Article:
EU Expands Gun Control, Bans Many Semi-Auto Firearms
Much like the typical response of anti-gunners after a horrific act of violence committed against innocent people in the United...
Much like the typical response of anti-gunners after a horrific act of violence committed against innocent people in the United States, the European Union has reacted to recent terror attacks by making it harder for its citizens to legally own firearms.
The EU has agreed to ban the sales of many semi-automatic firearms and to make it much harder for anyone to legally buy guns, according to this story from CNNMoney. The new legal regulations are an effort to disarm illegally operating terrorists, who have proven with attacks like the recent one in Berlin that they can kill large groups of people only using vehicles.
The top three European institutions—the Commission, the Parliament, and the Council—reached a political agreement on the new rules Tuesday after more than a year of negotiations.
Now, citizens of nations belonging to the EU will have to go through medical checks before getting a license to buy firearms among other restrictions, according to the story.
“We have fought hard for an ambitious deal that reduces the risk of shootings in schools, summer camps, or terrorist attacks with legally held firearms,” said Jean-Claude Juncker, the head of the European Commission, who called the agreement a “milestone in gun control in the EU.”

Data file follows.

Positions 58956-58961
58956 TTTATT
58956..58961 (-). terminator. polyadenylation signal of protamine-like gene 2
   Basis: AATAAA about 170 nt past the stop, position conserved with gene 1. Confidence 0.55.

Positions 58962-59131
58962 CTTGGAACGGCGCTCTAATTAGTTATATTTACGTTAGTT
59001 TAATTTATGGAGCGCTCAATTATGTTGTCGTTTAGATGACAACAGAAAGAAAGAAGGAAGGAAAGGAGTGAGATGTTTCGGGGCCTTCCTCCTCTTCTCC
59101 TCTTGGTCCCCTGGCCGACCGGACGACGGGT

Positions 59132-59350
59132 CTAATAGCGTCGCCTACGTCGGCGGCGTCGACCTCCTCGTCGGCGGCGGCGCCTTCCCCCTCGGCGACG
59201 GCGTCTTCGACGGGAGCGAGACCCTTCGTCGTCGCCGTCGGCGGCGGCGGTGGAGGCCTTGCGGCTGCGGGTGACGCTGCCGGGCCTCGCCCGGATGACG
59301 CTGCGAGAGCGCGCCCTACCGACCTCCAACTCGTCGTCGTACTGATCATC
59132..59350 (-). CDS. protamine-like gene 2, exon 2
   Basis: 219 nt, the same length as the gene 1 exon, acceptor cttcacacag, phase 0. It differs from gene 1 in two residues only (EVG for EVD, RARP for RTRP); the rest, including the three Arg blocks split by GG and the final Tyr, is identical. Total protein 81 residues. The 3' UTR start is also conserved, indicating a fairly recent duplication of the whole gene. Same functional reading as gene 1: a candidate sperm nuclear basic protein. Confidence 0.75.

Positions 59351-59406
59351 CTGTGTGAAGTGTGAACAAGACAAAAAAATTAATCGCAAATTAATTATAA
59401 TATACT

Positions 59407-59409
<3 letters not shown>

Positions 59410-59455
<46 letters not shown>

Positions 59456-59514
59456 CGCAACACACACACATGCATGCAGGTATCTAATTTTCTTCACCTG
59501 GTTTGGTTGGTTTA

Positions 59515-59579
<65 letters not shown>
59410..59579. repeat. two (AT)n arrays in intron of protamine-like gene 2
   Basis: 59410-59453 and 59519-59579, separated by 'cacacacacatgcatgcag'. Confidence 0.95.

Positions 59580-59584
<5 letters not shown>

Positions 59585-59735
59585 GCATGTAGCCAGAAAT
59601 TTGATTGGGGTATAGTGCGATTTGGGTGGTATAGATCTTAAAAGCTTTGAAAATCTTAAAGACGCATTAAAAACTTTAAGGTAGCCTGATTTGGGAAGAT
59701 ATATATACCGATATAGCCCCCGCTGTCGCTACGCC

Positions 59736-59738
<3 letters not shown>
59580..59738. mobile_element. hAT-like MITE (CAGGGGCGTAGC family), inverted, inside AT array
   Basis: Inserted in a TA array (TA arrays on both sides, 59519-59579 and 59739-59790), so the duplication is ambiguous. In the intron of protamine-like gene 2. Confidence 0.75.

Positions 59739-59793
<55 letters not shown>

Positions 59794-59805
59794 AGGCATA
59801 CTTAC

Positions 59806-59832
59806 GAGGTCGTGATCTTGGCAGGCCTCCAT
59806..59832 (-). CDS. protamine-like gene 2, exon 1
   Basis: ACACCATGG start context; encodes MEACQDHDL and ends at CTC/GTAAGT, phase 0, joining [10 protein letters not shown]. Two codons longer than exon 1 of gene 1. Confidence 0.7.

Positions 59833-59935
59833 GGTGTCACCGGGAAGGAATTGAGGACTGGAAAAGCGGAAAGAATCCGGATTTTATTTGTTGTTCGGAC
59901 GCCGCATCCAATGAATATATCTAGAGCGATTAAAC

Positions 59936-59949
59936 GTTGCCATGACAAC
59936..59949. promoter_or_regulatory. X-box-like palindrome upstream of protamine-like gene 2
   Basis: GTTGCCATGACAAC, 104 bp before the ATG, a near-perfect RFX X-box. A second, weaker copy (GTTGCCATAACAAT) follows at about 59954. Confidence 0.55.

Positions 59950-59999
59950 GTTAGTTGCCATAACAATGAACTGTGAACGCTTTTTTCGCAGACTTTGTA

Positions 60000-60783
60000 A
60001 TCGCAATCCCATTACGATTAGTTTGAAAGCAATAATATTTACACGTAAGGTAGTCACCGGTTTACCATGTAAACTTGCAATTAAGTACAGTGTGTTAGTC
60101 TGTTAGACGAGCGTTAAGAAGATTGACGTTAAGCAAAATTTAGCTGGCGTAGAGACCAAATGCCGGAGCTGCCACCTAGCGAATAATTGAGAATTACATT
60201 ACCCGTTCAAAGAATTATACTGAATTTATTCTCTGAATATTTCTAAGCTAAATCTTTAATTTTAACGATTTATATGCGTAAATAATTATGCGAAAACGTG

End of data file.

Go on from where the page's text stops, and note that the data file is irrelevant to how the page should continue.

States across the EU will have to start sharing more information about firearm sales so that people can’t buy guns in one country when they’re prohibited from buying them in another—similar to the way states report information to the NICS system in the States.
The story says one in 10 EU citizens own or has owned a firearm, while about 41 percent of Americans have a gun in their home.
The story says the European Commissions pushed for even stricter rules and a complete ban on all semi-automatic firearms.
Finland opposed such a ban, saying it would affect its national defense, which relies on reservists being able to train with modern firearms.
The Czech Republic and Sweden also protested, saying the ban would hurt those who use firearms legally for sport or hunting. Self-defense wasn’t mentioned.
Firearms United, one of the biggest gun lobby groups in Europe (think a smaller NRA), campaigned against the new rules, having organized a petition and gathering 330,000 signatures.
The group said that “restricting legal gun ownership will not stop terrorism” and that recent terror attacks, including the mass shooting in Paris in November 2015, were committed using unregistered fully automatic firearms purchased on the black market.
Full-auto firearms had already been banned in the EU, but the new rules expand that ban to include more semi-auto firearms.
The rules still have to be formally agreed upon by the three EU institutions before becoming law next year.